Land surface temp crossed 48°C in parts of Vid: Study
   Date :14-Jun-2023

Land surface temp 
By Dheeraj Fartode
THE Land Surface Temperature (LST) in Vidarbha soared as high as 48°C in May, posing serious threats to soil health, water resources, agriculture, and the overall environmental balance, a study has found out. Soaring of LST from 38°C in the first week of May to above 48°C within two weeks reveals a concerning trend of suddenly escalating temperatures. The information came to fore in a study conducted by the Watershed Organisation Trust’s Centre for Resilience Studies, which used data from (Moderate Resolution Imaging Spectroradiometer) MODIS, a key instrument aboard the Terra and Aqua satellites.
Further zoom-in to the LST map revealed that Narkhed, Katol, Saoner, Mauda, Nagpur Rural of Nagpur district; Arvi, Wardha, Deoli, Hinganghat, Ashti of Wardha district; Korpana in Chandrapur district; entire Buldhana district; all blocks of Akola district except Partur and Barshitakali blocks; Anjangaon Surji, Daryapur, Morshi of Amravati district; Risod, Malegaon, Washim of Washim district and Ralegaon, Maregaon of Yavatmal district have shown drastic rise in the LST in May. However, regions with forests and dense vegetation, such as a portion of Gondia and Gadchiroli districts, experienced comparatively lower LST, due to the cooling effect of ample vegetation cover, the study report said.

Land surface temp1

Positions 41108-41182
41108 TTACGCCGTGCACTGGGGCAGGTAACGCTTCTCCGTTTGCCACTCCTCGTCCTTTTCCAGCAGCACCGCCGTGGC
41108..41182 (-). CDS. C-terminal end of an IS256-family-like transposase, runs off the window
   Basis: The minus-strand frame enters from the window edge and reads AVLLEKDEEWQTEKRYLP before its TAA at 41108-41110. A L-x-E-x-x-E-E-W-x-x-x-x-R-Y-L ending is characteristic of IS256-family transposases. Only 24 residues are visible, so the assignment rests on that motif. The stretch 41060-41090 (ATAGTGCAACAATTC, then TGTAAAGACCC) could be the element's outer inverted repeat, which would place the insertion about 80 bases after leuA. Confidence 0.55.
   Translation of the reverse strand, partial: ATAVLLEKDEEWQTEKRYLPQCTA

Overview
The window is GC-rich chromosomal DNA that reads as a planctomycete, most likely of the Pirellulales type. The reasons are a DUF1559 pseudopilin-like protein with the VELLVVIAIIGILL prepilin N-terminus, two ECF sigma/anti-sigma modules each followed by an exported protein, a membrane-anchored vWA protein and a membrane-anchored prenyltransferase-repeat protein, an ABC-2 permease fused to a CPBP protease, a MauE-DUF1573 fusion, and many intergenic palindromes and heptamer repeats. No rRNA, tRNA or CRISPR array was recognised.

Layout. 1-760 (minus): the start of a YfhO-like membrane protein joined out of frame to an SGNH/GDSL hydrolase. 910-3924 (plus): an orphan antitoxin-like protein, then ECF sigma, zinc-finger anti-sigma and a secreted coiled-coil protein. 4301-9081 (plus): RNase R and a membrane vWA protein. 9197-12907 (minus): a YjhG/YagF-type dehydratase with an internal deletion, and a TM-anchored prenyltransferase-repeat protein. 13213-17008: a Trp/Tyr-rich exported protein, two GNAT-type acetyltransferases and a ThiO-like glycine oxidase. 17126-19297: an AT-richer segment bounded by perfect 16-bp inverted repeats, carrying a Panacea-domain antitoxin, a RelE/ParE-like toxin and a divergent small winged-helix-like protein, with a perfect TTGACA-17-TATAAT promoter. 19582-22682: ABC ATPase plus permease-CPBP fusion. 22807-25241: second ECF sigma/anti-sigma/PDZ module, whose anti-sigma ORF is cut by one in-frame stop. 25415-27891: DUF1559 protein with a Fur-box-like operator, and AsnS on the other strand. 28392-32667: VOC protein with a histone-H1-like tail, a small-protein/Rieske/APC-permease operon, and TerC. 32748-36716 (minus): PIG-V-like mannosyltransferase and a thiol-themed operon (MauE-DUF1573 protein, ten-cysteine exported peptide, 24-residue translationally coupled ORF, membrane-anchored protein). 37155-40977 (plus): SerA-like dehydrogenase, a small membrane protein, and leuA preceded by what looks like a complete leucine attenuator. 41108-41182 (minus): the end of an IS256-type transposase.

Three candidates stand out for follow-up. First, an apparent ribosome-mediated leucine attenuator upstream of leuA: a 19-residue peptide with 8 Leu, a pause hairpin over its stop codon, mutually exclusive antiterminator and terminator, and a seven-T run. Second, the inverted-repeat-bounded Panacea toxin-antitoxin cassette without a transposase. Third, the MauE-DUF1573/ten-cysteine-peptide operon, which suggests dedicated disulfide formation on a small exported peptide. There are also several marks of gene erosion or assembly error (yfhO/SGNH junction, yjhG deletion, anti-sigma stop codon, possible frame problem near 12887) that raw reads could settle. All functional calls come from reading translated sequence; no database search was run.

Higher LST leads to a loss of microbes and moisture in the soil and it could also affect crop yield in Vidarbha region. LST is a critical parameter for monitoring global changes, including heat flux and surface temperature, offering valuable insights into surface energy balance, environmental climate change, ecosystem dynamics, and natural resource management. The rise in LST levels has been linked to the occurrence of extreme weather phenomena such as droughts and heat waves, which have severe negative impacts on ecosystems, livelihoods, and biodiversity, the report explained. The study suggested that multiple factors influence the LST of a specific location, such as surface air temperature, soil moisture, soil roughness, vegetation type, elevation, and the balance between shortwave and longwave radiation. These elements collectively contribute to the determination of LST and its variations across different regions. Besides Vidarbha, increase in LST was also observed in Marathwada, Konkan, and parts of western Maharashtra. The impacts of rising LST extend to both rural and urban areas, endangering crop yields, livelihoods, and ecosystems. The report suggested urgent measures to mitigate and adapt to these temperature increases. This includes efficient water resource management, adoption of sustainable agricultural practices, and enhanced preparedness for heatwaves. Moreover, global efforts to reduce greenhouse gas emissions and combating climate change are crucial for long-term mitigation of LST rise, the report stated.